Trade Unions Representing 1.5 Million American Workers Oppose Retroactive Solar Tariffs
Wednesday, Apr 19 2023
Members of the International Union of Operational Engineers (IUOE) assess solar equipment at the union’s training facility in Crosby, Texas. Photo courtesy of IUOE.
This week, Americans across the clean energy industry sprang to action as Congress threatened $1 billion in retroactive solar tariffs. A handful of lawmakers are using the Congressional Review Act (H.J. Res. 39) to repeal President Biden’s two-year moratorium on the enforcement of tariffs resulting from the Auxin anti-circumvention case.
This reprieve is a necessary bridge for the solar and storage industry as the Inflation Reduction Act goes to work for the economy and spurs domestic manufacturing across the country.
This week, clean energy trade associations, environmental groups such as the League of Conservation Voters and Sierra Club, and 417 solar companies all voiced their strong opposition to this harmful bill in letters to the Hill.
Now, the largest trade unions active in the U.S. solar and storage industry are joining the industry opposition.
The Laborers' International Union of North America (LIUNA) president Terry O’Sullivan sent a letter to Congress pointing to the positive effects of the Inflation Reduction Act and the disruptive nature of this legislation. LIUNA has more than 500,000 members who are trained to work in construction and energy industries where they build infrastructure projects, like utility-scale solar projects. LIUNA has been active in the renewable energy industry for more than a decade.
“By way of the Inflation Reduction Act (IRA), the Biden Administration has brought good-paying union construction jobs into the renewable industry,” wrote O’Sullivan. “These jobs are finally good jobs, with family-supporting wages and benefits. Repealing President Biden's moratorium, however, will bring several solar construction sites to a halt, leaving our members without a paycheck.”
“Our union has never seen this much solar construction work, and future construction work already on the books, within the renewable energy industry, and it is now all at risk if the CRA is passed,” O’Sullivan said.
The International Union of Operating Engineers and United Brotherhood of Carpenters and Joiners of America released a joint statement about the harm these actions would cause.
IUOE has more than 400,000 members and represents heavy equipment operators, mechanics, and surveyors in the construction industry, as well as stationary engineers who work in operations and maintenance in building and industrial complexes.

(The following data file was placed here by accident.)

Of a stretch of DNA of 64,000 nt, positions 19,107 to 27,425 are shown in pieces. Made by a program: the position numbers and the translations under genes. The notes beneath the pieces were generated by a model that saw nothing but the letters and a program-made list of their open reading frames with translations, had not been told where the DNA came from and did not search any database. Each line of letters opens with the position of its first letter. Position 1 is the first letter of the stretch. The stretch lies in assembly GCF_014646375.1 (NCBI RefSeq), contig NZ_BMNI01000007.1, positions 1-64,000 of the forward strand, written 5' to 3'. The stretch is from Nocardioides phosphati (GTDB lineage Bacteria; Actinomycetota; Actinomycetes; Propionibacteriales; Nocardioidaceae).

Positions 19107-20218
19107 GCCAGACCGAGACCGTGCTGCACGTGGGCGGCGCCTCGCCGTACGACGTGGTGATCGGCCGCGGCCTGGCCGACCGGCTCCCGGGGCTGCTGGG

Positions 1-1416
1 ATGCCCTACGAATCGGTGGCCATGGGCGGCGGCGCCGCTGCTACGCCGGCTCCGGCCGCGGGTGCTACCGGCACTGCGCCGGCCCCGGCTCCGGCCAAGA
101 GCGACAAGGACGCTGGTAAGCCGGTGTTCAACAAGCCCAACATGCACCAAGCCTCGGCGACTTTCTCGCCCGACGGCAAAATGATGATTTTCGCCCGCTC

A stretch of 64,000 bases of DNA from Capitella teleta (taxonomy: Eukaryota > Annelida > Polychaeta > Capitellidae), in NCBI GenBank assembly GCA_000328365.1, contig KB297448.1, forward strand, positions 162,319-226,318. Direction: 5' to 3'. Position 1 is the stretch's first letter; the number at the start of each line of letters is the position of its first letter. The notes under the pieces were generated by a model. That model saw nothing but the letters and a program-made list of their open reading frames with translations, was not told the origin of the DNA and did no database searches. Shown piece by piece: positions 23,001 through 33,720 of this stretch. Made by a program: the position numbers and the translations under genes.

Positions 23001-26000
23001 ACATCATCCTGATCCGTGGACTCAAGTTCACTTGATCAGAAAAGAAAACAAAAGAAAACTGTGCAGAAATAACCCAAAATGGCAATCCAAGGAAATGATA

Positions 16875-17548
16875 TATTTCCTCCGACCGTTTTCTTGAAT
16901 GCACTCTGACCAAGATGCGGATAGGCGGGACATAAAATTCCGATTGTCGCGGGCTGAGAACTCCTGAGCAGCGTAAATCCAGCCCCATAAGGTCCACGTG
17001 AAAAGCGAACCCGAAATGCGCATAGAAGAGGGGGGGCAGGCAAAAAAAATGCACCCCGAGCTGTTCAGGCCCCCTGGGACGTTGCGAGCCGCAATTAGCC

“Repealing President Biden’s Proclamation will result in retroactive duties and tariffs that would jeopardize 30,000 construction and 4,000 manufacturing jobs,” said James T. Callahan, General President of the International Union of Operating Engineers. “We are not prepared to stand by and let some partisan dispute eliminate Operating Engineers’ jobs and slow the deployment of clean energy.”
The Carpenters are one of the largest building trade unions with over half a million workers. They have an active solar workforce across the Midwest that install solar projects across all market segments.
“President Biden’s Proclamation saves Carpenters’ jobs and smooths the development of the domestic solar manufacturing industry. Today, we’re seeing the American manufacturing sector respond to incentives in the Inflation Reduction Act and develop homegrown solar modules,” said Carpenters Union General President Douglas J. McCarron. “Now is not the time to disrupt the solar industry and layoff thousands of union workers just as we’re getting a foothold in the burgeoning solar business.”
The District Council of Ironworkers for the state of California and Vicinity represent ironworkers across California, Nevada, Arizona, and Hawaii. They too sent a letter to lawmakers urging them to oppose the bill.
“Our District Council that is leading in the development of competitive, carbon-free power generation would be hard hit, and the growth of our renewable energy sector would suffer and stumble,” said David S. Osborne, President of the District Council of Ironworkers. “Such job destruction is counterproductive and unnecessary."
These union workers are a critical part of the solar and storage workforce, and as the union leaders write, those jobs are now at risk. In total, more than 30,000 solar jobs could be at risk, including 4,000 manufacturing jobs at a time when the industry is working hard to expand its domestic manufacturing presence.
As H.J. Res. 39 moves to the House floor for a vote next week, every member of Congress needs to understand the damage that this bill would cause across the solar and storage industry.
Members of Congress that want to support a clean energy future and domestic manufacturing must vote no on this harmful bill.